Pamela Stephenson Connolly labelled the former chat show host a “daft old fart” after he said her husband’s brain had been “dulled” amid his ongoing battle with Parkinson’s disease.
Parkinson, 83, described an “awkward dinner” he had with his close friend Connolly, who was diagnosed with the condition in 2013.
Mrs Connolly, 68, insisted the 75-year-old comic was “doing great” and insisted Parkinson didn’t know anything about the current state of his health.
Venting on Twitter, she wrote: “Mike Parkinson is a daft old fart - doesn’t know what he’s talking about. Billy’s doing great and still funny as hell.”
Later Connolly responded directly to Parkinson’s comments and said the veteran broadcaster was wrong to suggest he couldn’t recognise him.
He said: “I would recognise Parky if he was standing behind me - in a diving suit.”
Both of their comments were backed up by a statement from production company Indigo Television, who have made documentaries with Connolly and are currently working with him on a series where he tours around Scotland.
They said: “We have been busy filming with Billy over the summer and can report happily that he’s on top form – as sharp and hilarious as ever.
“We were speaking with his wife Pamela Stephenson only today and she is pretty sure that Billy has no more problem recognising old friends than anyone else of his age who has lived abroad for years.”
Referring to the “awkward dinner”, Indigo Television said Connolly’s family disagreed with Parkinson’s version of events.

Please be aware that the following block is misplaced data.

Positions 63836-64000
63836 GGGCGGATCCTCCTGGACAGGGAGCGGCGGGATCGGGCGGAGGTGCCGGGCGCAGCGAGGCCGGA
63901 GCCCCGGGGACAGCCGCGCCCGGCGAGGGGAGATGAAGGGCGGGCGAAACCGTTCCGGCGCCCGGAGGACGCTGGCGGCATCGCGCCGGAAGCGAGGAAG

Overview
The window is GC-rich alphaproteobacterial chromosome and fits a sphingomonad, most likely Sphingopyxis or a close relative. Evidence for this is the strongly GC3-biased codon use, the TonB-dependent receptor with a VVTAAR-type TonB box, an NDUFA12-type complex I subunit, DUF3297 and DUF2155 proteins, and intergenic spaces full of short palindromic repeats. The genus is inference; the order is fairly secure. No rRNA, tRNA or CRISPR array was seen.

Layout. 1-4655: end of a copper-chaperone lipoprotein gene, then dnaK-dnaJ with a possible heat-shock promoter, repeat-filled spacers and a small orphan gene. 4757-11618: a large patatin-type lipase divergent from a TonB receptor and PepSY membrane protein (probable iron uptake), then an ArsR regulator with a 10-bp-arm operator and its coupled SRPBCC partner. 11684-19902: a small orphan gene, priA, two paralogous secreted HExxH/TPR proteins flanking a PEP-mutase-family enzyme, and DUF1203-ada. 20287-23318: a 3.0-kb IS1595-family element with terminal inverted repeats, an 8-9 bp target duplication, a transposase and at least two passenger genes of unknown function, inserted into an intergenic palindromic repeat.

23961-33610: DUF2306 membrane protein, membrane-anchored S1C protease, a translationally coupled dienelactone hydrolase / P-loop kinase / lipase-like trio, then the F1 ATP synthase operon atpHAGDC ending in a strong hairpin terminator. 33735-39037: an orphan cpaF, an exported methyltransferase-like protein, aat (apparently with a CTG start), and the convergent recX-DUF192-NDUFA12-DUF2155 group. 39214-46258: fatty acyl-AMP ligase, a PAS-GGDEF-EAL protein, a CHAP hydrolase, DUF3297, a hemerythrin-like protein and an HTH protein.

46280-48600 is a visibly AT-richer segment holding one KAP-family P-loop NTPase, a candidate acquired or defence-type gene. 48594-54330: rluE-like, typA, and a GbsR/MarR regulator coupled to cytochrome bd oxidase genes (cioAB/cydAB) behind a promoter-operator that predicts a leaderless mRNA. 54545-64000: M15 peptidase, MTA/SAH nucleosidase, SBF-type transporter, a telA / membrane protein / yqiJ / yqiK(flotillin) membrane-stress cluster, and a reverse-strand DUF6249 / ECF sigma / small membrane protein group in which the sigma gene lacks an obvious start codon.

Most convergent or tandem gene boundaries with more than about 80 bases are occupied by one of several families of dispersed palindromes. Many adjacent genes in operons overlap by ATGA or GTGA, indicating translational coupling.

They added: “The GQ Awards must be the event Sir Michael is talking about – it was a couple of years ago in 2016 and Sir Michael presented Billy with an Inspiration Award.
“Pamela said that she and daughter Cara were at the dinner and remembers from the night that Billy turned to her and Cara immediately and said ‘oh good – there’s Parky!’”
Speaking on ITV’s Saturday Morning with James Martin, Parkinson said: “The sadness of Billy now is that wonderful brain is dulled.
“I saw him recently – he’s now living in America – and it was very sad, because I was presenting him with a prize at an award ceremony.
“We had an awkward dinner together, because I wasn’t quite sure if he knew who I was or not.”
He added: “To know someone as long as I knew and loved Billy it was an awful thing to contemplate, that that had been taken from him in a sense.”
In 1975, although already famous in Scotland, Connolly became a massive star across the UK when he appeared on BBC’s Parkinson show.
He said it “changed my entire life” and the two became instant friends, with Connolly appearing on the talk show 15 times over the years.